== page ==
The Sankaty Head Light- house, the last original lighthouse on Nantucket Island, Mass., has been moved to safer ground. Storm erosion has destroyed much of the cliff where the lighthouse has stood since it was built in 1850. The 450-ton structure was moved 405 feet to its new location beside the fifth hole of the Siasconset Golf Course. The U.S. Coast Guard transferred ownership of the lighthouse to the Sconset Trust, which is raising $4 million to fund the move and a planned restoration.
English Colony in Maine Turns 400
Three months after the founding of Jamestown, another English colony was settled in present-day Maine. In August 1607, George Popham and Raleigh Gilbert led settlers to what is now the community of Phippsburg, where they built Fort St. George. Because of a lack of food, the settlers abandoned the Popham Colony, as it’s remembered, and returned to England. Today, the town of Phippsburg commemorates the largely forgotten Popham Colony with museum exhibits that feature artifacts recovered during a 10-year archaeological excavation of Fort St. George. A nonprofit group, Maine’s First Ship, is raising funds to rebuild Virginia, the 50-foot ship that carried the settlers back to England. The reproduction ship will cost about $2.2 million.
Sitting Bull Artifacts Returned to Family
Sitting Bull’s closest living relative now has possession of items from the Smithsonian’s National Museum of Natural History that once belonged to the great Hunkpapa Lakota Sioux chief. Sitting Bull was killed in North Dakota by tribal police in 1890. His body was sent to Fort Yates, where Dr. Horace Deeble cut off locks of his hair and pilfered his wool leggings. Deeble later donated the objects to the Smithsonian. In 2002 Sitting Bull’s great-grandson Ernie LaPointe appealed for their return. After a five-year study, the museum confirmed that LaPointe and his sisters were the closest living relatives. The family plans to bury the artifacts with their great-grandfather.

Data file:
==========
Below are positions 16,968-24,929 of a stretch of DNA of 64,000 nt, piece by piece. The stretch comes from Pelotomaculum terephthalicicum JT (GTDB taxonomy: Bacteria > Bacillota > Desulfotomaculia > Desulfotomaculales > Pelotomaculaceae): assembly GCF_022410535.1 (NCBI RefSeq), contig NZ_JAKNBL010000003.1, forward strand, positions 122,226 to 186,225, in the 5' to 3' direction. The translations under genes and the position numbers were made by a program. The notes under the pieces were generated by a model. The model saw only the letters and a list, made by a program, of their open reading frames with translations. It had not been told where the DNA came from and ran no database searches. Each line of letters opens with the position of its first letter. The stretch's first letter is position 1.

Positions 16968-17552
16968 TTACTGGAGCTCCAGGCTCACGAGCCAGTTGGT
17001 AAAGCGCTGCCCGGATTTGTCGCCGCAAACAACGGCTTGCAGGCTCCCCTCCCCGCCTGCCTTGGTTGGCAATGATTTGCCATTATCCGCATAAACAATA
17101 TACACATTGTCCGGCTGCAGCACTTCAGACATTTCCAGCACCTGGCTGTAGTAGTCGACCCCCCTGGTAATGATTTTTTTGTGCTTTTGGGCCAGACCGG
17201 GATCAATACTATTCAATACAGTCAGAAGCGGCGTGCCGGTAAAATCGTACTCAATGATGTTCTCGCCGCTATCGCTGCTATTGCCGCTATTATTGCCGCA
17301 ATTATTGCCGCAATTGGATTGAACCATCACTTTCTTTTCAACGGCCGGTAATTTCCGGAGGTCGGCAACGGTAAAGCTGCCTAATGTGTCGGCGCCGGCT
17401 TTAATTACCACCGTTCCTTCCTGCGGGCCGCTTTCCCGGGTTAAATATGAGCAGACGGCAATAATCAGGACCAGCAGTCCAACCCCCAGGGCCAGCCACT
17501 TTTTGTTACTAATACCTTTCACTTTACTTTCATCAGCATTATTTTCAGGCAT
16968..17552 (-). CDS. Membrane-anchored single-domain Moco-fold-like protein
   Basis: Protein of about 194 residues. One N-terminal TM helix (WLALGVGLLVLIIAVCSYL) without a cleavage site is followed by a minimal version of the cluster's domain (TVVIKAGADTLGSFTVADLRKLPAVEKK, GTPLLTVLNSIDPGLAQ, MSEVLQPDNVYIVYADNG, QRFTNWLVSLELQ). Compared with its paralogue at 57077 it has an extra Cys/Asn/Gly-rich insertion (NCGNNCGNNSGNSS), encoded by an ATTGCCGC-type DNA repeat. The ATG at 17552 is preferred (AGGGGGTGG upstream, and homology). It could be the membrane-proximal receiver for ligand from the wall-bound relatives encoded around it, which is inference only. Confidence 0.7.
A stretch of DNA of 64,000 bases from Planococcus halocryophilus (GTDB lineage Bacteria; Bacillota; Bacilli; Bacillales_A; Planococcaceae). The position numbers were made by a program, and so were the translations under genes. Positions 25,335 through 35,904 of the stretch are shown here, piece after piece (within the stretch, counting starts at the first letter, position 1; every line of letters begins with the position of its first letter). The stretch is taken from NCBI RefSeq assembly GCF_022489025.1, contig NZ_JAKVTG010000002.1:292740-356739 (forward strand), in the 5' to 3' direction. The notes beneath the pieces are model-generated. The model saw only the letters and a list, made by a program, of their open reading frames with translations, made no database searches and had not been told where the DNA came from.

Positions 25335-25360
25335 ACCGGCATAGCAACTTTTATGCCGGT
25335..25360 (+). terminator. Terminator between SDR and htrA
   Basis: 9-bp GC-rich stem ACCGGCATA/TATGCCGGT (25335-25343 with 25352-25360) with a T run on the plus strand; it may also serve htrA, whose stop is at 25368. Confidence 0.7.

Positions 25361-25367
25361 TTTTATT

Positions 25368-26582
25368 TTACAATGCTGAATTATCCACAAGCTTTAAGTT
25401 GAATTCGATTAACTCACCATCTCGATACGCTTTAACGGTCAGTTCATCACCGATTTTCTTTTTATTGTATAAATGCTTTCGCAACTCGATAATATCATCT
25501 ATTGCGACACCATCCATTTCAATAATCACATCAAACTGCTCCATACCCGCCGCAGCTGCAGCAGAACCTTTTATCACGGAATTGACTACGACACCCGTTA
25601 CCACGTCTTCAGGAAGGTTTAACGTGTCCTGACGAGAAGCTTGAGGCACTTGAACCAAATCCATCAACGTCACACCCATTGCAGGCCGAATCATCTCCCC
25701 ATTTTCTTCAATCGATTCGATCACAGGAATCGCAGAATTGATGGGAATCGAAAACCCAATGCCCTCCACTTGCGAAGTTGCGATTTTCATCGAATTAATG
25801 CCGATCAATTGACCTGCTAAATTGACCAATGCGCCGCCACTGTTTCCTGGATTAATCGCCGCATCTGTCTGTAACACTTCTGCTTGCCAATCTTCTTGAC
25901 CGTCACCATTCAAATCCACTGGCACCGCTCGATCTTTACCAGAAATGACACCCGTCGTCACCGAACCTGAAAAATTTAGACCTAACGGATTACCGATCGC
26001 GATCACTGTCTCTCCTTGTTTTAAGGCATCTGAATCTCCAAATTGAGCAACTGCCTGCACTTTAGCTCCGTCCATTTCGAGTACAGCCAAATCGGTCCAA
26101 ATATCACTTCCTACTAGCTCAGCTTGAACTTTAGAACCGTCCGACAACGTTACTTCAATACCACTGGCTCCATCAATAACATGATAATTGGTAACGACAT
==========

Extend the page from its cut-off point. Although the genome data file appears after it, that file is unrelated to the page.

Expensive Crockett Letter Might Be Fake
The Texas Historical Commission paid nearly $500,000 for an unauthenticated Davy Crockett letter because its funds were about to expire. The Austin American-Statesman reported in October that a Houston antiques dealer contacted the commission about the letter in mid-August. The commission then had two weeks to commit to a purchase before the end of the fiscal year on August 31, when the money in its Texas History Artifacts Fund—some $800,000—reverted back to the state treasury under a budgetary “use it or lose it” rule.
The letter is alleged to be the last written by Alamo hero Davy Crockett. Addressed to Crockett’s children, and dated two months before his death at the Alamo in 1836, the letter describes Texas as “the garden spot of the world.” Two experts in historical documents note that the good handwriting, grammar and punctuation do not match other existing Crockett letters. The commission has 120 days to authenticate the letter before the sale is final. So far, it has paid $17,000 for forensic analysis of the document. At press time, bids for handwriting analysis were still being solicited.
Shipwreck Dates to Alaskan Purchase
A dive team has located the oldest American shipwreck ever found in Alaska. The wreckage of Torrent was discovered in Cook Inlet off south-central Alaska. The find is significant because Torrent dates to the beginning of U.S. ownership of the Alaskan territory. In 1867 the United States purchased Alaska from Russia for $7.2 million.